Friday, June 28, 2013

Humorous Construction Industry Definitions

Reposted from Neal A. Pann, Architect:

Just a little humor here folks..................

I thought it would be fun to share a list of construction definitions commonly used in the architectural and construction industry, which a friend of mine recently sent me. Hopefully those of you that are industry enjoy and have a good laugh, but for those that are potential clients, none of this is true.
A book listing materials and procedures for the project. The materials are either: 1) So new no one except the architect has ever heard of them; or, 2) So obsolete they haven't been manufactured for 10 years.
A wild guess carried out to two decimal places.
Bid Opening
A poker game in which the losing hand wins.

Low Bidder
A contractor who is wondering what he left out.

A gambler who never gets to shuffle, cut, or deal.

Someone who is expected to correct all mistakes made by others and to provide financing for contractors and owners.

Project Manager
The conductor of an orchestra in which every musician is in a different union.
Pre-Construction Conference
A meeting held by the architect, contractor, and subcontractors while they are still on speaking terms.

Designs a monument to himself and a tombstone for the contractor.
Engineer’s Estimate
The cost of construction in Heaven.

Critical Path Method
A management technique for losing your shirt under perfect control.
Completion Date
1) A predetermined period during which, under ideal conditions, about 70% of the project can be completed. b) The point at which liquidated damages begin.

Liquidated Damages
The penalty for failing to achieve the impossible.
An involuntary savings account for subcontractors, earns no interest and is paid out only under protest.

A protective coating made by half-baking a mixture of fine print, red tape, split hairs, and baloney - usually applied at random with a shotgun.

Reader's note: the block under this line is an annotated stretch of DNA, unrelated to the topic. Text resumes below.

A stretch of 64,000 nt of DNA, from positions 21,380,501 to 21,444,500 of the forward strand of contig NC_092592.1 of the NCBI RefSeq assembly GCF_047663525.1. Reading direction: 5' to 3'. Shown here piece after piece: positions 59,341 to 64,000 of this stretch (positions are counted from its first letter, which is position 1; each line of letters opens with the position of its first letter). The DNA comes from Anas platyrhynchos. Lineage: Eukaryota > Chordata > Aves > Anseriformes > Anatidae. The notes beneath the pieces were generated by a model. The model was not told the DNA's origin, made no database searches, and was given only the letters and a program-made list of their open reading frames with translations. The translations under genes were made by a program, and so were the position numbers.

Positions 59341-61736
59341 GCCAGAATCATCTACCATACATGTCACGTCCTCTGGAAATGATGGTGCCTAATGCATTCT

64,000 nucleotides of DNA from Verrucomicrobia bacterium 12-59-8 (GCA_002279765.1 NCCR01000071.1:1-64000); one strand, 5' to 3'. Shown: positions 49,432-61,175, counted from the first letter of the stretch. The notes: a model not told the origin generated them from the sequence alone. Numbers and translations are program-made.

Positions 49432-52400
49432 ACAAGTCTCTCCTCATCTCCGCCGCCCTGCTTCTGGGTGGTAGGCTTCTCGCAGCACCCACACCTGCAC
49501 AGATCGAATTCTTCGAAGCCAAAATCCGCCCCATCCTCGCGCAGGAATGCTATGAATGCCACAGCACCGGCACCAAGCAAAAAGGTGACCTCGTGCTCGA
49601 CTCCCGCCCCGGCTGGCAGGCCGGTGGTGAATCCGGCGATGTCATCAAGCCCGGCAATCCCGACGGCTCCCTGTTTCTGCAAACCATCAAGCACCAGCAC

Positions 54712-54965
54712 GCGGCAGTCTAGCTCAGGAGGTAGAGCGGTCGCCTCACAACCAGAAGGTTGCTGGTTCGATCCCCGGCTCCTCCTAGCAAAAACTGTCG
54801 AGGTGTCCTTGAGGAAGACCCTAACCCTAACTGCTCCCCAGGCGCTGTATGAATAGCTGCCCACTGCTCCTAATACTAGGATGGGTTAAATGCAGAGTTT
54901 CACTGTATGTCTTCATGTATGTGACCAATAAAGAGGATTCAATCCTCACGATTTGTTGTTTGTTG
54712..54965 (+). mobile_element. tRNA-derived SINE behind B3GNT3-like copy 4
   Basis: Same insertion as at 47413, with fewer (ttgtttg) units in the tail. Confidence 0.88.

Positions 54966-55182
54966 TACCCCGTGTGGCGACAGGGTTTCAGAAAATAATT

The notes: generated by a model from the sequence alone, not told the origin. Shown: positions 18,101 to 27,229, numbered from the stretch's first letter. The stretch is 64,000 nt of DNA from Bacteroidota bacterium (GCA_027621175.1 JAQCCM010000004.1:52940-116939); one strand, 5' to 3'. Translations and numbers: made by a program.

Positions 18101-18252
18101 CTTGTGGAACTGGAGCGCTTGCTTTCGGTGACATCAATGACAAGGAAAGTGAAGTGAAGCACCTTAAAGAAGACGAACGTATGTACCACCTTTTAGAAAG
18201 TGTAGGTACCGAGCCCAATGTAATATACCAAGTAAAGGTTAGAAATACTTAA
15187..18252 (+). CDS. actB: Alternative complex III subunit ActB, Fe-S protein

An effort to increase egg production by strangling the chicken.
Final Inspection
Scheduled at least six months after the building is occupied, gives the owner plenty of time to tear the work apart.
People who go in after the war is lost and bayonet the wounded. 

Person who goes in after the auditors to strip the bodies.

Tuesday, January 29, 2013

Home Insulation: How much do I need?


How much do I need and how do I know if I have enough?

The most important factor in effective insulation is to create an “envelope” which includes floor, walls and ceiling areas. In order of importance; #1 the ceiling, #2 the floor and last #3 are the walls. If one of these areas is under insulated or not insulated, the effectiveness of the envelope system is breached.
 Most people overlook the floor as a critical space to insulate properly. Cold air is dense and warm air is lighter, therefore cold air comes up through the floor and pushes out the warmer air through the ceiling and out of the building.
Insulation is measured in an “R-value”. The R refers to the amount of thermal resistance in the material. The bigger the number, the more (or higher) insulative properties it has. Bigger is better here.
The amount of insulation (R-Value) depends on the climate zone of where you live. Click here to view the recommended Energy Star map of which you can then determine your climate zone. These R-values are a minimum and can always be increased as you so desire and as space allows.